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If you’re looking to get a yearning for a life lived long ago, this is the place to find it.

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Hands-On History: Tannehill

We go to Tannehill Ironworks Historic State Park fairly often. It’s not close to our end of Birmingham, but it’s a beautiful place to hike, get outdoors, explore pretty places, and to photograph. Plus, my family camped there often when I was a kid, so I have very fond memories.

I do not, however, remember studying the history of the place as a kid. Which means that we probably totally did and I just tuned it out. It’s tragic how little I remember of my education – and that includes college. Thankfully, Ali seems more interested than I ever was.

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I hadn’t planned on going on a field trip this particular Monday, but a friend who knows my adoration for Fall texted me that morning and said “This is it! Leaves are blowing everywhere and it’s gorgeous outside. It’s the quintessential fall day. You need to go somewhere amazing.”

So I texted Carla Jean and my Last Minute Network O’ Adventure and we headed to Tannehill. Both Carla Jean and a set of friends dropped everything to join us – the call of fall is strong around here.

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It was just lovely. The perfect temperature for exploring without getting hot, and also never getting cold. Our little crew soaked in the majesty.

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We did our usual hike, which is a 4 mile loop that goes along the river, to the furnace, through the woods, and to the water wheel, but this time, we paid careful attention to read the signs, understand its part in history, and pretend that we were a part of it (including crawling into the furnace where they made molten iron. Maybe not the best part to pretend.)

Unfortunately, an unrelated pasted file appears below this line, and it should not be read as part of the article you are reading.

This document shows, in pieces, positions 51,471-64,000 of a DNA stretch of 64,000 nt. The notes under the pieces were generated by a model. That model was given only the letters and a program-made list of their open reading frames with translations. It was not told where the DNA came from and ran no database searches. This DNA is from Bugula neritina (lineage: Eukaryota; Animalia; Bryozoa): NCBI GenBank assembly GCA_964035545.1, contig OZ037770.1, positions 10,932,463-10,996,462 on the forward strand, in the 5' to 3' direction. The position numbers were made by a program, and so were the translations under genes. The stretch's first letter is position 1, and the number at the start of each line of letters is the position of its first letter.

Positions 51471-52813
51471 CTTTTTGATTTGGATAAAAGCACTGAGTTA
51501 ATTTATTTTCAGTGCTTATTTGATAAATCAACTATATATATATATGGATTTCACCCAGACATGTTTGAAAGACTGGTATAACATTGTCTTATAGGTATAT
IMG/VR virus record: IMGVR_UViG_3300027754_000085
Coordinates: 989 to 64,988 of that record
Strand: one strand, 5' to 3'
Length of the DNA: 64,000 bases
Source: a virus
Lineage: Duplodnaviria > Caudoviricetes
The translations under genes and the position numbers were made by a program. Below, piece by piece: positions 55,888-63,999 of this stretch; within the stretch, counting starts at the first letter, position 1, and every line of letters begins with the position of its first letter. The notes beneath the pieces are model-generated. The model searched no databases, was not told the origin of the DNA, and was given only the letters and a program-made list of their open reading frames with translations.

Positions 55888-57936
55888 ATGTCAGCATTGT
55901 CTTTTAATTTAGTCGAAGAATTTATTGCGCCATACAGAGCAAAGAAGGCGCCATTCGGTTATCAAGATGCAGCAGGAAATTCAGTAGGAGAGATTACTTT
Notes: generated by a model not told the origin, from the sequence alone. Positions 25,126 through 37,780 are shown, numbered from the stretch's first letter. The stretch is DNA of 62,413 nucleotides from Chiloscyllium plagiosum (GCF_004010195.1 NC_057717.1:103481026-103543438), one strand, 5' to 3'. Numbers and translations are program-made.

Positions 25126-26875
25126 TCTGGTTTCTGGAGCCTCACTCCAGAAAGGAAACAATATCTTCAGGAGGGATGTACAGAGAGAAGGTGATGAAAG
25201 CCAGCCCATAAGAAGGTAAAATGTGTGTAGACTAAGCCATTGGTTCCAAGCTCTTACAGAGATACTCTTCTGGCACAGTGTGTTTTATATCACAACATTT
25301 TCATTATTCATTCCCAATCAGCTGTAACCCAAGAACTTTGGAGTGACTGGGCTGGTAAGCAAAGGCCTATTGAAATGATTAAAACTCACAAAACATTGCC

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We delayed our hike to play in and around the creek because the weather was just delightful.

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The wind picked up and created an intense leaf storm,

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Leaving the water littered with fall.

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We finally continued our hike,

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Taking breaks every now and then to attempt to catch falling leaves.

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My favorite hike at Tannehill is the trail from the Furnace to the Water Wheel. It’s a beautiful trail, and there’s a treat on each end. The kids took turns opening the dam to allow more water to travel in the chute to the water wheel, finding all of it great fun.

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We had to use some hiking games to encourage everyone to make it this far, so I pulled out my trusty “Super Bonus Power-Up” game, where you touch trees to get power-ups, and the bigger the tree, the more energy you derive from it. It’s amazing how efficiently video game theatrics can improve real life.

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Noah decided to improve on my game and add firearms to the mix – he decided that you could shoot the trees to more efficiently collect your power-ups. Then declared himself the winner of the game by 20,000 points.

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His method was so convincing that he managed to recruit Carla Jean.

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He made it clear to her that she wasn’t quite as good as he was, but she wasn’t bad – for a newbie and a pacifist.

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The hike from the Water Wheel back to the entrance is always the most exhausting part. The last legs of journeys often are, especially on tiny legs.